This paper reports a model system of cellular immunity in which allosensitization of mouse spleen cells is induced in vitro. Allosensitization was achieved by culturing spleen cells upon monolayers of allogeneic fibroblasts. The ability of the spleen cells to inhibit the growth of tumor allografts in vivo served as a functional assay of sensitization. We found that unsensitized spleen cells or spleen cells sensitized against unrelated fibroblast antigens had no inhibitory effect on the growth of allogeneic fibrosarcoma cells when they were injected together into irradiated recipients. In contrast, spleen cells which were specifically allosensitized in vitro were found to be highly effective in inhibiting the growth of an equal number of allogeneic tumor cells. Several times more spleen cells from mice sensitized in vivo were required to produce a similar immune effect. This confirms the findings of previous studies which indicate that sensitization in cell culture can promote the selection of specifically sensitized lymphocytes.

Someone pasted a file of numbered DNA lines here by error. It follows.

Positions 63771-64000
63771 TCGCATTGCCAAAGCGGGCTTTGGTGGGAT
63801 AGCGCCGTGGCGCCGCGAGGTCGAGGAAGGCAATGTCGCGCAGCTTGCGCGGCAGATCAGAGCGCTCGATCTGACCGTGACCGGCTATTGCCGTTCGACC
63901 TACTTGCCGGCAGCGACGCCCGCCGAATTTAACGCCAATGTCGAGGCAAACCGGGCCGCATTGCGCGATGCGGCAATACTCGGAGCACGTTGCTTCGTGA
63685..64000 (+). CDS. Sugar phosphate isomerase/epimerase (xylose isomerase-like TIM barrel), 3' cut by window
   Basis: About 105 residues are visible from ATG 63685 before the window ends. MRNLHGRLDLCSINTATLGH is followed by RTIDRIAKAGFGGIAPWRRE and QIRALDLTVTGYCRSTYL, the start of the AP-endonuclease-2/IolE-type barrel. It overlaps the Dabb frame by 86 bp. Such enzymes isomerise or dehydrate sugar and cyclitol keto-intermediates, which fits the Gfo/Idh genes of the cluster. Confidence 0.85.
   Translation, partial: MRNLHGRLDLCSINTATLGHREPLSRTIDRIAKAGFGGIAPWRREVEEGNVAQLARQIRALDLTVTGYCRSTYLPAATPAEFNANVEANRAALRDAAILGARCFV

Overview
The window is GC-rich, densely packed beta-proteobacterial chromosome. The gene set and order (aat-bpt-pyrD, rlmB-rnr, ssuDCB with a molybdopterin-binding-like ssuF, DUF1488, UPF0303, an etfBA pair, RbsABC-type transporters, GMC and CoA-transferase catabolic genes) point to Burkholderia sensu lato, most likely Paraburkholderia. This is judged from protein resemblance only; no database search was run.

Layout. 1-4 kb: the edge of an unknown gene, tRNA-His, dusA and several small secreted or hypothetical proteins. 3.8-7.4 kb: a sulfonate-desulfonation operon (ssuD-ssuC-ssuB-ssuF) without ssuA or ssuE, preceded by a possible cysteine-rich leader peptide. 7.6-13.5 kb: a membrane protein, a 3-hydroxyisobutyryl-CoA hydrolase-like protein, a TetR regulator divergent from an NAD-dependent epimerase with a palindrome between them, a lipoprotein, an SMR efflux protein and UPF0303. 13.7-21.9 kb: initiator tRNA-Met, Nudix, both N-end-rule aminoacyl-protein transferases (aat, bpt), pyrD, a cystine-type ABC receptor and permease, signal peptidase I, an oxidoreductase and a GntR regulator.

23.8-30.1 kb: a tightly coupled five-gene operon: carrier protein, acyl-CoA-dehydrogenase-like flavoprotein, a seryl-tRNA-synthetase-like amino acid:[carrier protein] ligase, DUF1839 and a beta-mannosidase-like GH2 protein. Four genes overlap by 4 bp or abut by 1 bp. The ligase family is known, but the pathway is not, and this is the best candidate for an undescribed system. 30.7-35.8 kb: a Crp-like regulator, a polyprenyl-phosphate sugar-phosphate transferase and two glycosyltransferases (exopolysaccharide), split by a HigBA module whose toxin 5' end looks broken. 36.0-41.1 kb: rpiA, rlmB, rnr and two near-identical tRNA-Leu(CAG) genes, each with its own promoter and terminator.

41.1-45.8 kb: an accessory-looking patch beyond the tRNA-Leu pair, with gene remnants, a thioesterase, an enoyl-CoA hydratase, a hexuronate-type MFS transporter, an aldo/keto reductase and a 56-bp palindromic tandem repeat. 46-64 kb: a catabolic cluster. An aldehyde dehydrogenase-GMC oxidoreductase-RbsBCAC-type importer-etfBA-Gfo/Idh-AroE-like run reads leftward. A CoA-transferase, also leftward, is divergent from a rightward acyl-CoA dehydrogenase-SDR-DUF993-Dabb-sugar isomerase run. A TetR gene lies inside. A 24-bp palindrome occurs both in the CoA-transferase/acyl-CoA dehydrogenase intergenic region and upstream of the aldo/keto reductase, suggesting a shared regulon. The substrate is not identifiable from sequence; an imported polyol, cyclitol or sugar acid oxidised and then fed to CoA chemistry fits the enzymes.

Preincubating sensitizing fibroblasts with allo-antisera blocked the allosensitization of spleen cells. This suggests that antibodies binding to fibroblasts may inhibit the induction of sensitization by competing with lymphocytes for antigenic sites.
Mouse spleen cells which were able to recognize and reject tumor allografts in vivo were unable to cause lysis of target fibroblasts in vitro. Such fibroblasts, however, were susceptible to lysis by rat lymphoid cells sensitized by a similar in vitro method. These findings indicate that the conditions required for lymphocyte-mediated lysis of target cells may not be directly related to the processes of antigen recognition and allograft rejection in vivo.